Sunday, December 13, 2009

Understanding Your Lab Values: Creatinine test

12th March: KidneysImage by scribbletaylor via Flickr

According to a recent study, reported at the annual meeting of American Society of Nephrology in San Diego. primary care physicians are failing to diagnose chronic kidney disease, especially in women.

Study leader Dr. Maya Rao of Columbia University in New York says primary care doctors typically order a blood test called creatinine to measure kidney function, but this alone is not a particularly accurate measure of kidney function.

Glomerular filtration rate (GFR) is the best test to measure your level of kidney function and determine your stage of kidney disease.
You can calculate your Glomerular Filtration Rate (GFR), by entering results of your blood creatinine test, your age, race, gender and other factors.

The distribution of creatinine test results in 6434 people is shown on the right (NHANES 2006 study, weighted for USA demographics, graph by WolframAlpha)

The typical reference ranges in adult males are 0.7 to 1.2 mg/dL according to Wikipedia and 0.6 to 1.2 milligrams (mg) per deciliter (dl) according to medicinenet. In adult females, it's 0.5 to 1.1 milligrams per deciliter (wikipedia) or 0.5 to 1.1 mg/dl (medicinenet). LabCorps lists normal values between 0.57 and 1.00 mg/dL. (see also reference values for other medical tests and Aurametrix blog on liver tests). Men tend to have higher levels of creatinine because they generally have more skeletal muscle mass than women. Muscular young or middle-aged adults may have more creatinine in their blood than the norm for the general population. Vegetarians have been shown to have lower creatinine levels. Creatinine tends to be slightly lower in pregnancy. It increases with height and body weight. While a baseline serum creatinine of 2.0 mg/dL (150 μmol/l) may indicate normal kidney function in a male body builder, a serum creatinine of 0.7 mg/dL (60 μmol/l) can indicate significant renal disease in a frail old woman.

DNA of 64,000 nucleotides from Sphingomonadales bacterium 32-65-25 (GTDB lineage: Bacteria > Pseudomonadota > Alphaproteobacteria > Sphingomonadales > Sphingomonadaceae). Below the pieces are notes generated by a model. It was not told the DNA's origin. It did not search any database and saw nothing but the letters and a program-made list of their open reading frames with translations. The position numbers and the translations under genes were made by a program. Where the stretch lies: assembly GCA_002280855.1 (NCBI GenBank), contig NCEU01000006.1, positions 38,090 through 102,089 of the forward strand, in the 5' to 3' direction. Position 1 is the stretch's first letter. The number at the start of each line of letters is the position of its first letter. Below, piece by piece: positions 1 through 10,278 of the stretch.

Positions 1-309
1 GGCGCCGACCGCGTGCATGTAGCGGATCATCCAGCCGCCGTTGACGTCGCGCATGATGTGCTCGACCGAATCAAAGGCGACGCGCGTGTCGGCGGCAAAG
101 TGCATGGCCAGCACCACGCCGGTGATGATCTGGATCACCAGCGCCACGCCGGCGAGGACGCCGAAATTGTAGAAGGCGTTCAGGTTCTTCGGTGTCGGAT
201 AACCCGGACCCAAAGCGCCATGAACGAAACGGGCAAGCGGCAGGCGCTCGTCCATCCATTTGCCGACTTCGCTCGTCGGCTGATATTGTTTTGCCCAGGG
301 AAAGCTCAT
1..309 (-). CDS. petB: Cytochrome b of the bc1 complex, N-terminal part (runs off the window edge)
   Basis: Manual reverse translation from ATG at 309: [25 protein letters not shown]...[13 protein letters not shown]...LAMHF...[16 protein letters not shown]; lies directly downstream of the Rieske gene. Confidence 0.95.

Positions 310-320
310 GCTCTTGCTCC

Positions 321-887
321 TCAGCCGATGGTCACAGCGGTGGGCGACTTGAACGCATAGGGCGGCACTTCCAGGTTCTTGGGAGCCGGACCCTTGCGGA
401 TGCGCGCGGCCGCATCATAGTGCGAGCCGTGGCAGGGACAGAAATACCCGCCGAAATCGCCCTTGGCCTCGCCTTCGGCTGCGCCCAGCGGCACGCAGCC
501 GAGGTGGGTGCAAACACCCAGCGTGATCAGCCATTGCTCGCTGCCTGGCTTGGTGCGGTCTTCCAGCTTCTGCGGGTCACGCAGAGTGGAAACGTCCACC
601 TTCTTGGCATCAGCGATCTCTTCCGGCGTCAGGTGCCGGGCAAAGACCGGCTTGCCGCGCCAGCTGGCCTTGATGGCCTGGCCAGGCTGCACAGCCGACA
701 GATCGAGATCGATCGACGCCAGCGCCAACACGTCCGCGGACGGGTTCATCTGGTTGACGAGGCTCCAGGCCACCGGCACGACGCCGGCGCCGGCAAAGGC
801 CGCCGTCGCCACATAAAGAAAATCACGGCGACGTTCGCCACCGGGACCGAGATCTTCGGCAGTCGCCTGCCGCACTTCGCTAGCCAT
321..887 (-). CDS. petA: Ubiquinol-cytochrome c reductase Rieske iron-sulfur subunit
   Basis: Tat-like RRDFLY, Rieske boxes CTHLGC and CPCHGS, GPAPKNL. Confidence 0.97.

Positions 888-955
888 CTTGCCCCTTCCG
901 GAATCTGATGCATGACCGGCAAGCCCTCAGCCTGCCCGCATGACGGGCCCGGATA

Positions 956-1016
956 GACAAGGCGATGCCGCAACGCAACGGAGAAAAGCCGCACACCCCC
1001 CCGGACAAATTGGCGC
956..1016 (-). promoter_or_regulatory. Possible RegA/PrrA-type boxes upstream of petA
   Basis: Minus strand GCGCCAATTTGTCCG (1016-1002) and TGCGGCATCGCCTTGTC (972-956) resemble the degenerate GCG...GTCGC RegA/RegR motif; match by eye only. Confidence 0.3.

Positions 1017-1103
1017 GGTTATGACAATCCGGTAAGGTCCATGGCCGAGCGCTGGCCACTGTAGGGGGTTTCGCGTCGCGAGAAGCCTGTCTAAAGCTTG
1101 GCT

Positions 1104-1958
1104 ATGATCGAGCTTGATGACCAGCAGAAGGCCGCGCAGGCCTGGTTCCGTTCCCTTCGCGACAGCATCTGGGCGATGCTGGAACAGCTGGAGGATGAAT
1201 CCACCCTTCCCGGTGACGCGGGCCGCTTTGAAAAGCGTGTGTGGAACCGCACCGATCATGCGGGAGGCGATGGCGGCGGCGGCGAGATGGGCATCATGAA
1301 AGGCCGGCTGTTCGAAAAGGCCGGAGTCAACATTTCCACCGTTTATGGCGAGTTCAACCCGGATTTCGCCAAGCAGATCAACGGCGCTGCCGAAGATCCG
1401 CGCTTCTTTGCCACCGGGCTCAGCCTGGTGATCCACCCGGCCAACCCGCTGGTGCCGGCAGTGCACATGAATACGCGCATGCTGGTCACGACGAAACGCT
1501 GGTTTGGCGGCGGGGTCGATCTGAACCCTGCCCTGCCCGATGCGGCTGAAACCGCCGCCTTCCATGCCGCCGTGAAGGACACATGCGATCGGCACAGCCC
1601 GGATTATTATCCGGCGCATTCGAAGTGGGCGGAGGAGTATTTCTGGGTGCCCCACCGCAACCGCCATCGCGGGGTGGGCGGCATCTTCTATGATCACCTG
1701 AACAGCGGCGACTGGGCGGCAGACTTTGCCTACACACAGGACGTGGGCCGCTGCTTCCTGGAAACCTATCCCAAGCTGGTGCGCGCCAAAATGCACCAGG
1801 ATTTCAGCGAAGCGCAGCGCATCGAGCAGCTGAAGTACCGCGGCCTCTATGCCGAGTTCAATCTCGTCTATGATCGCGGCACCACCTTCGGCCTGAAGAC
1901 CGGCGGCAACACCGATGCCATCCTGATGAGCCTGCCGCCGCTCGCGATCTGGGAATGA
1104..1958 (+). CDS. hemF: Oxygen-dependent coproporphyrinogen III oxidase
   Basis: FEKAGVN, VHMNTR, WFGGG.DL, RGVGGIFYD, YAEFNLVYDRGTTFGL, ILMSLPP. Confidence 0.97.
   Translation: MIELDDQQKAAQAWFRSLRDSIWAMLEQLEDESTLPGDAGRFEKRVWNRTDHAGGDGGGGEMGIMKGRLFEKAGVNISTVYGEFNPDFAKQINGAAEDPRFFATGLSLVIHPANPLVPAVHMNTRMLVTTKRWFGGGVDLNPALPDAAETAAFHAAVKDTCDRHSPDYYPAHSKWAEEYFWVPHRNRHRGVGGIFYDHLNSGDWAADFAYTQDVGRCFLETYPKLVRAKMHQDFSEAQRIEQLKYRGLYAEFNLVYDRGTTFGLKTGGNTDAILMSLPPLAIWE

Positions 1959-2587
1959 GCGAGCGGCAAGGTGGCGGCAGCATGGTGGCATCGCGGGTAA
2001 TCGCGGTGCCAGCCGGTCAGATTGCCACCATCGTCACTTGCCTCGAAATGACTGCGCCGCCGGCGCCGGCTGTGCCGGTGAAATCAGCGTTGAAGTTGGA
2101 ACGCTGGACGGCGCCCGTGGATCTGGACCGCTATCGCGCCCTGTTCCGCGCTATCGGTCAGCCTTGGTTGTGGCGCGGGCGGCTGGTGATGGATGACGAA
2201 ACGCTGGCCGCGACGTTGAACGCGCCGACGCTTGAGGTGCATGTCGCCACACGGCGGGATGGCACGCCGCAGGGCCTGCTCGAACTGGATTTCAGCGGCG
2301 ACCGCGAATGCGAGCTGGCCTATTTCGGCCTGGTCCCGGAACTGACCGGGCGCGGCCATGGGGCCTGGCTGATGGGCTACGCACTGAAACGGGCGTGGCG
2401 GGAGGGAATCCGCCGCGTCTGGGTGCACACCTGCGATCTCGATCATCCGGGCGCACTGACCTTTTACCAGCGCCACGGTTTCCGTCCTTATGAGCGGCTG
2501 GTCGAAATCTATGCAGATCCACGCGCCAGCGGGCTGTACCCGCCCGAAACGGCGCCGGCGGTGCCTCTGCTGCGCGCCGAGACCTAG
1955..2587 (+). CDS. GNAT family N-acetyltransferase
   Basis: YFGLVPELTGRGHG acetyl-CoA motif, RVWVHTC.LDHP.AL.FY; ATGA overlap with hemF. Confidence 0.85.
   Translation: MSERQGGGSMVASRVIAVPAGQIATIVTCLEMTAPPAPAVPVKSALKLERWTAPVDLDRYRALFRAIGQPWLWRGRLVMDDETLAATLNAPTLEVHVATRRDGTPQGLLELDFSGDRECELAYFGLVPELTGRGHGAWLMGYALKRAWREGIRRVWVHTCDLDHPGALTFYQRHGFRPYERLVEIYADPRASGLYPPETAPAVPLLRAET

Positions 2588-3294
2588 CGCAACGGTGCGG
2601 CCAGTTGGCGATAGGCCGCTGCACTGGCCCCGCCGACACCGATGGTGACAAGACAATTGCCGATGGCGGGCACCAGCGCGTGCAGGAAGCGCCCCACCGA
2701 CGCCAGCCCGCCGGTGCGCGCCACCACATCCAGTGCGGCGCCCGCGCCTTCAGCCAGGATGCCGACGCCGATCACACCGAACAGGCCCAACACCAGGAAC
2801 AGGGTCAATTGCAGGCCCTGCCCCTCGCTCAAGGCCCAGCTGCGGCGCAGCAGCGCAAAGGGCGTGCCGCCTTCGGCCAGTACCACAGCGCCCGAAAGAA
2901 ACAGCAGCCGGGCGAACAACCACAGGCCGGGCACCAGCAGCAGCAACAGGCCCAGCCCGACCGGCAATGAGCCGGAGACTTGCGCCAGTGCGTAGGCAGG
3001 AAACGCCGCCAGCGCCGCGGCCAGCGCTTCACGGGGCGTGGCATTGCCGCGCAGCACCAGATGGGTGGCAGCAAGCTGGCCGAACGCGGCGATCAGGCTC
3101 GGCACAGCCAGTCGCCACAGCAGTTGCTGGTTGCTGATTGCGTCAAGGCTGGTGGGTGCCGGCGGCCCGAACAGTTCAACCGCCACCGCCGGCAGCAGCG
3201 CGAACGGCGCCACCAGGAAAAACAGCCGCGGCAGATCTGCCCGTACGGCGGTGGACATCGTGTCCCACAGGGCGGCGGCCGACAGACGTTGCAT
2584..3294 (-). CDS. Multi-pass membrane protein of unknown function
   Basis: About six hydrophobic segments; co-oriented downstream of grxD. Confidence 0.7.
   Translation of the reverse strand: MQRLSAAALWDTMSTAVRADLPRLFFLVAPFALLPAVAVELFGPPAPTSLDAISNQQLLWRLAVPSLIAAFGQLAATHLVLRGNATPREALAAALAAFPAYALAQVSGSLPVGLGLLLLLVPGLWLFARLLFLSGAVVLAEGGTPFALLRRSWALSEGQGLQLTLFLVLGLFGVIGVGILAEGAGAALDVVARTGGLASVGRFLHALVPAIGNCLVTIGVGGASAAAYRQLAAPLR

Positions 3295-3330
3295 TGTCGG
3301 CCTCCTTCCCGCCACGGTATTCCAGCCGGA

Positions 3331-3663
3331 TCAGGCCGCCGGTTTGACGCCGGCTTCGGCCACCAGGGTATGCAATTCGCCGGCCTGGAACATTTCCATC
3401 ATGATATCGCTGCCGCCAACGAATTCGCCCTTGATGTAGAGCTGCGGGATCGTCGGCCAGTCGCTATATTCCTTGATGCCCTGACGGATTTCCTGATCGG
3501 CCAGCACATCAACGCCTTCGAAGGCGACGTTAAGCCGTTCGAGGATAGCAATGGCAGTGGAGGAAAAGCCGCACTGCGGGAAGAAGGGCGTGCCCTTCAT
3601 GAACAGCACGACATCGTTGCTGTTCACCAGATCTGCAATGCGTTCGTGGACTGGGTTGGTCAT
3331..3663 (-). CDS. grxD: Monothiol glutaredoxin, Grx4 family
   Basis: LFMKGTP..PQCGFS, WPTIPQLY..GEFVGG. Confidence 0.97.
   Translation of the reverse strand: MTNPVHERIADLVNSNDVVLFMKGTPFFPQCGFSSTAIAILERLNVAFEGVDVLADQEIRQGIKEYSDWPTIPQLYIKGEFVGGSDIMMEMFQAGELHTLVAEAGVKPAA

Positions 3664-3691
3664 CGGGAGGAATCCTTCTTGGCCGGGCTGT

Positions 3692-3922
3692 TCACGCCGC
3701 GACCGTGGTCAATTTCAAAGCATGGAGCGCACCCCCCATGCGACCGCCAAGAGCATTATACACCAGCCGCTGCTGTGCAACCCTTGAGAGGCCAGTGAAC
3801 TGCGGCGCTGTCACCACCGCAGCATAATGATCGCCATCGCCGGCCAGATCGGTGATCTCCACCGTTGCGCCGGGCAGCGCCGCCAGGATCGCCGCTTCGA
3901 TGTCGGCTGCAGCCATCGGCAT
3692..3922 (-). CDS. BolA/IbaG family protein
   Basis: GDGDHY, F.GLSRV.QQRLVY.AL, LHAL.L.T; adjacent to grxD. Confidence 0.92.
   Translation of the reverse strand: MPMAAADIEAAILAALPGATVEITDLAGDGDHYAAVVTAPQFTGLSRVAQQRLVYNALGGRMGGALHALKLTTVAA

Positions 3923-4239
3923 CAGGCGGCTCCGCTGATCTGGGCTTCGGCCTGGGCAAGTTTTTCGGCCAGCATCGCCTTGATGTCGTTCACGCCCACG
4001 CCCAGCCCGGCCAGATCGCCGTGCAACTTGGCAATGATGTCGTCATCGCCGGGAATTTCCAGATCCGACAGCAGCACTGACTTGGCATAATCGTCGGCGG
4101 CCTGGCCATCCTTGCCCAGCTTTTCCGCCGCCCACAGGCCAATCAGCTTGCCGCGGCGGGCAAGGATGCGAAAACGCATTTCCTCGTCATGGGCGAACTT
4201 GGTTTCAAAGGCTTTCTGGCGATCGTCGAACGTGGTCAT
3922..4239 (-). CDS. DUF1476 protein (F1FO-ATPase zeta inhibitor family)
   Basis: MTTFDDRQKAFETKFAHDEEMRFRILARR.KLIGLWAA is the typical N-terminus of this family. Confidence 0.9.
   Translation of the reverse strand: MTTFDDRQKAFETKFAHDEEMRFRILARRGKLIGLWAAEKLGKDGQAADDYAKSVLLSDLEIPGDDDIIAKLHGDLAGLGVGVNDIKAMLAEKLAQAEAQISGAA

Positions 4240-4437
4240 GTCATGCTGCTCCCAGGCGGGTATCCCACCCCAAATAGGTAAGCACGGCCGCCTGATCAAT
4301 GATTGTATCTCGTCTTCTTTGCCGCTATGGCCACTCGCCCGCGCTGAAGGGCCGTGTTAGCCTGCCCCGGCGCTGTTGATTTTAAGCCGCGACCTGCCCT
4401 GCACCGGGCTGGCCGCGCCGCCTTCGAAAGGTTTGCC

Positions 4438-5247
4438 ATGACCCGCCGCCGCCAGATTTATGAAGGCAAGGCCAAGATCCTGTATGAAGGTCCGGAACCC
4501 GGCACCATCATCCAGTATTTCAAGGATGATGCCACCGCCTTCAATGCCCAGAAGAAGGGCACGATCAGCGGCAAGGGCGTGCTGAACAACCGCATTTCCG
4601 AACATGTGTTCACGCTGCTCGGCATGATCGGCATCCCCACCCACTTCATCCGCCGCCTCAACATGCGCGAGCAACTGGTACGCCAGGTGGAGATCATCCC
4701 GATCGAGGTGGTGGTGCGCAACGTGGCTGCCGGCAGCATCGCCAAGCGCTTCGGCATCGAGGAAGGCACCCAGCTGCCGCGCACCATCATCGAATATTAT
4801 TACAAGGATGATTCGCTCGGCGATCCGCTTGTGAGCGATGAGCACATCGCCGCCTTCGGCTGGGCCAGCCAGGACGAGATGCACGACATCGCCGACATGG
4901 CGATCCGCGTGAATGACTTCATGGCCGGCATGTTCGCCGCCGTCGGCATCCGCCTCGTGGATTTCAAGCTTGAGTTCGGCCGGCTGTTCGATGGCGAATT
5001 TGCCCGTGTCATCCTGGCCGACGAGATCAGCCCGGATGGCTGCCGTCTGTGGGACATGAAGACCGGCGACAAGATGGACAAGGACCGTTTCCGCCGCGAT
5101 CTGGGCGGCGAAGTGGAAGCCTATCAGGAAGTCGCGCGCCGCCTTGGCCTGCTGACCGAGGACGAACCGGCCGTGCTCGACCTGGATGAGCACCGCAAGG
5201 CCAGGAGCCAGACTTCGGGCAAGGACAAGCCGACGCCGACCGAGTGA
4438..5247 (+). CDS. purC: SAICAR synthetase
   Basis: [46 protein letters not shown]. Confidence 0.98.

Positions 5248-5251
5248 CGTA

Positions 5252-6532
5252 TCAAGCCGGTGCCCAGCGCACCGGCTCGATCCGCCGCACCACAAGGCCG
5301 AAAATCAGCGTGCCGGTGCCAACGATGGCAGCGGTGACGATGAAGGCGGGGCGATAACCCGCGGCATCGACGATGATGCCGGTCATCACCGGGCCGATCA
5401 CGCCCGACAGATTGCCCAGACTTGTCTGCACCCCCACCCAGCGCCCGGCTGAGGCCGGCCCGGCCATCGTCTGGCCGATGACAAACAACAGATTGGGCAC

Infants have normal levels of about 0.2 or more, depending on their muscle development. In people with malnutrition, severe weight loss, and long standing illnesses the muscle mass tends to diminish over time and, therefore, their creatinine level may be lower than expected for their age.

A person with only one kidney may have a normal level of about 1.8 or 1.9. Creatinine levels that reach 2.0 or more in babies and 10.0 or more in adults may indicate severe kidney impairment and the need for a dialysis machine to remove wastes from the blood.

In the United States, creatinine is typically reported in mg/dL, while in Canada and Europe μmol/litre may be used. 1 mg/dL of creatinine is 88.4 μmol/l.

Aurametrix is developing decision support systems to help you evaluate personal health risks, decide on preventative measures, estimate cost/benefits of performing diagnostic tests. Better tools for a healthier world.

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